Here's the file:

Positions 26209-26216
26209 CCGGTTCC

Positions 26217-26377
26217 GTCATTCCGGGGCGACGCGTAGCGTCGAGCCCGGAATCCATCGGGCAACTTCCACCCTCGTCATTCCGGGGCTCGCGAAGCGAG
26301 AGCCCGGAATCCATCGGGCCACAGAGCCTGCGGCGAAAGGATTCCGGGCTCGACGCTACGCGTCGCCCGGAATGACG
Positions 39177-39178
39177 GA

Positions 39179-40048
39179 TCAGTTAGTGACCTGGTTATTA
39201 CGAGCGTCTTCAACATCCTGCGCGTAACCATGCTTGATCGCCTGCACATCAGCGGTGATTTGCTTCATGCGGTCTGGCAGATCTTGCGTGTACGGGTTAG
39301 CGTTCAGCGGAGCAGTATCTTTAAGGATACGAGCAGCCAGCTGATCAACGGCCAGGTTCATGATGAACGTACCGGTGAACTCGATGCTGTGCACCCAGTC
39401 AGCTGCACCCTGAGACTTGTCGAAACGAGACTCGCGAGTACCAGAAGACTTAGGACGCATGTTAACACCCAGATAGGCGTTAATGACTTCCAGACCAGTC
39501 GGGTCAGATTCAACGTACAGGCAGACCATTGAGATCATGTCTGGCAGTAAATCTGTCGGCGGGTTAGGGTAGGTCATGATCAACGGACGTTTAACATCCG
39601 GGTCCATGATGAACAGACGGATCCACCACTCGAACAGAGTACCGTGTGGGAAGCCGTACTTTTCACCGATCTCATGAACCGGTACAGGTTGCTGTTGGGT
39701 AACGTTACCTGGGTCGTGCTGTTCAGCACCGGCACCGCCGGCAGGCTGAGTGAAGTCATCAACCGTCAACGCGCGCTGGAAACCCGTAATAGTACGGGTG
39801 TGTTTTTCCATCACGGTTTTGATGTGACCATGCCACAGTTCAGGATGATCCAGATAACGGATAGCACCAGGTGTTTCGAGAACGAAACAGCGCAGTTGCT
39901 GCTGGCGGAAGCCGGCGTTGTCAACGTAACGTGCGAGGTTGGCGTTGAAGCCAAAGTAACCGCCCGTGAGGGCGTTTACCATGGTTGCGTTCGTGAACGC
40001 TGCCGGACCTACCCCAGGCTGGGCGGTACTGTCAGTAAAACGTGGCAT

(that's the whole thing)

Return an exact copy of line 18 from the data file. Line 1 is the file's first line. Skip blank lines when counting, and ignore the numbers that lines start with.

40001 TGCCGGACCTACCCCAGGCTGGGCGGTACTGTCAGTAAAACGTGGCAT